Please note that I am not arguing that one could not theoretically contend that changing the volume is problematic for some other given reason, and that despite our best wishes, we have to rule stringently, at the unfortunate cost to the hearing impaired.  Rather I am contending that a) the sources provided do not attest to the halakhic makhloket that the author claims to exist on this topic, b) the author himself seems to know this, and therefore c) it is inexcusable to write and pasken in this machmir manner, especially given the implications for the dignity of the hearing-impaired.


Putting this all together, I think we have the following phenomenon included in this problematic passage:

1)       Soft Stringency, where the primary concern is Hilchot Shabbat, to the exclusion of all other values

2)      An inaccurate perspective on the full range of halakhic opinions, presenting a dominant stringent tendency that does not exist amongst the poskim

3)      A subsequent insensitivity to the dignity of the hearing-impaired

Why does this occur in such an egregious manner in our case?  I cannot be for sure, but I sense a subtle yet clear tension in these chapters.  On the one hand, the author wants to accurately present the various halakhic issues and real-world applications, as he does so well in other areas of the book.  On the other hand, he is afraid of presenting too mekil a position, as he fears that this might lead to general confusion and serious violations through electricity.    As I will show in a forthcoming post, this is a clear phenomenon in other psakim regarding electricity and Shabbat.

Yet polemics, especially outdated ones, cannot justify this type of writing, and the dignity of the hearing impaired – and our community as a whole – suffers from such presentations.


  1. This point was also highlighted by Rabbi David Brofsky in his comments to my previous post. []
  2. Seemingly, once any given practice becomes a societal norm, it becomes more and more difficult to view these chumras as reflection of personal sacrifice or yirat shamayim.  Subsequently, therefore, the chumra is seen less as a sign of individual piety, and more of a proof of communal piety, and even proof of religious superiority.  This phenomenon requires further exploration. []
  3. See Benjamin Brown, “Soft Stringency in the Mishnah Brurah:  Jurisprudential, Social, and Ideological Aspects of a Halakhic Formulation,” Contemporary Jewry, Vol 27 (2007). []
  4. This is a particular danger, parenthetically, with regard to the English version of Shemirat Shabbat Kehilchata.  In the original Hebrew version, one finds many important notes and caveats in the footnotes, including a few leniencies.  The English translation, however, entirely omits these footnotes. []
  5. Furthermore, as I noted in previous post, one frequently finds in these works piskei halakha that do not include thorough argumentation, even in the footnotes.  Such psakim are almost never included if they are le-kulah, because a leniency would require justification.  As such, what is sometimes the ultimate result?  Da’at Torah + Mussar.  Accept the machmir position, without understanding or caring about the reasoning, because this is religiously praiseworthy. Granted, this last scenario is not reflective of all, or even most, paragraphs in the given books.  Nonetheless, it highlights the larger phenomenon of how halakhic handbooks, which are frequently consulted by rabbis in issuing psak halakha, have changed pesikat halakha, and not necessarily for the better.  I hope to return to this matter in a forthcoming post. []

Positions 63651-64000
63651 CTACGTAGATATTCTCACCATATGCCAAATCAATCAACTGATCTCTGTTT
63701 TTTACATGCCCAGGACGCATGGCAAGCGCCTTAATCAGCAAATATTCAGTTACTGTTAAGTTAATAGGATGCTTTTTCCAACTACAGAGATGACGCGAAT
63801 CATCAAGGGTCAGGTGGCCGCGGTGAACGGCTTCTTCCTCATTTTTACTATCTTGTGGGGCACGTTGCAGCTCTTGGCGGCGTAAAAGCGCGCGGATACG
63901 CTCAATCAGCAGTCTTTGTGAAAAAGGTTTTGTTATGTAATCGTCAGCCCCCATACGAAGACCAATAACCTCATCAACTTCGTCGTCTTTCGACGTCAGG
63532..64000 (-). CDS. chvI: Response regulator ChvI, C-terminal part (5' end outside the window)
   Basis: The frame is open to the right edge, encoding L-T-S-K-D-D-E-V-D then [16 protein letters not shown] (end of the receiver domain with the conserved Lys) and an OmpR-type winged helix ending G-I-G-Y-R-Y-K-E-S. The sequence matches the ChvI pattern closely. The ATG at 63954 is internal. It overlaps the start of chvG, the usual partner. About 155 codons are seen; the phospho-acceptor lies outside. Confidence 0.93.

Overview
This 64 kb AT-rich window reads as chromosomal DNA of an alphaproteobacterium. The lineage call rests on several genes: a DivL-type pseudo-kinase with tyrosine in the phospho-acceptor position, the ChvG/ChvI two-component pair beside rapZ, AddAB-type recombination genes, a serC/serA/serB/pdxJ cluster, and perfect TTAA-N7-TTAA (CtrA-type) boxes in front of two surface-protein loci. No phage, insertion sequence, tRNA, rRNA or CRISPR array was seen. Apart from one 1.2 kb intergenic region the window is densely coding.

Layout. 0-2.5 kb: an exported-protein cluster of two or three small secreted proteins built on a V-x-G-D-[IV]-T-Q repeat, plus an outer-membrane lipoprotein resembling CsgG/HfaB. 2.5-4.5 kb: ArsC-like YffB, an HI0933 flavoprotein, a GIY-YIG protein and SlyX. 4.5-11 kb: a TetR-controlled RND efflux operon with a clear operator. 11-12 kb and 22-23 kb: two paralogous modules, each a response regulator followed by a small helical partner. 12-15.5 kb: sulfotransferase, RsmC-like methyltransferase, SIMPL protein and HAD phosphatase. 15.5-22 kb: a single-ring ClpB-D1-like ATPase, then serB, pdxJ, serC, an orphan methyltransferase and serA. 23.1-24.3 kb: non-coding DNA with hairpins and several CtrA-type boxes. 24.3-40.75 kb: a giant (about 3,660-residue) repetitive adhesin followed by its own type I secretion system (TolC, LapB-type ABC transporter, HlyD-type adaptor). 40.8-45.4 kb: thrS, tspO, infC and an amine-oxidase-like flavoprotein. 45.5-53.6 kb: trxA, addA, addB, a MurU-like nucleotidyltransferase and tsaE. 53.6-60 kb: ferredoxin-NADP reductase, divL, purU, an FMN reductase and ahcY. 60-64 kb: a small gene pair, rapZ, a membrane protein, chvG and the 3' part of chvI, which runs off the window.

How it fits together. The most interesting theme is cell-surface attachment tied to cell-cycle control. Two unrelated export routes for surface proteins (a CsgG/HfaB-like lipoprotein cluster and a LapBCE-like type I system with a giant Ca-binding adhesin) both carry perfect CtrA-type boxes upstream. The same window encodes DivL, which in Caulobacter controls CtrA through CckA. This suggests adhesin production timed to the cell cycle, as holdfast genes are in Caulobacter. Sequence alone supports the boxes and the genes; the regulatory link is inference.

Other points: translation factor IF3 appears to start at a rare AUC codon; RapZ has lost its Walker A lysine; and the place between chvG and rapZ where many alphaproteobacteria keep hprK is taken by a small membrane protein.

6. Unfortunately, it remains impossible not to mention the book’s name []
  7. For a detailed discussion regarding hearing aids, see Rav Elysha Sandler’s excellent article in Volume 41 of the Journal of Halakha and Contemporary Society. For more on the topic of electricity and Shabbat, see here for an article by Rabbi Michael Broyde and Rabbi Howard Jachter. []
  8. In a followup article, I hope to discuss a very recent halakhic handbook which lists a contemporary leading posek who rules stringently in a more definitive manner, but this is irrelevant for our discussion of The 39 Melachos, first published in 1999. []
  9. In fact, Rabbi Yisrael Rozen of the Tzomet Institute writes in Techumin 15 (= Crossroads 5) that there is really nothing inherently wrong with microphone systems, and following the haskamah of R’ Chayim David Halevi and R’ Shaul Yisraeli, he allows for microphone systems to be employed when necessary precautionary measures are taken.  He further contends that the rabbinic inclination to forbid microphones in the mid-20th century stemmed from polemic concerns with the Conservative and Reform movements. We will discuss this position in a future post. []
  10. I assume that this was  done A) to clarify what was obvious beforehand, since adjusting the volume and speaking to a person does the same thing – it alters the current, but does not open or close it;  b) to clarify that the heter to wearing a hearing aid also means that people can talk to the hearing-impaired person; and c) to combat those who whisper or state outright that this should be assur. []
Print This Post Print This Post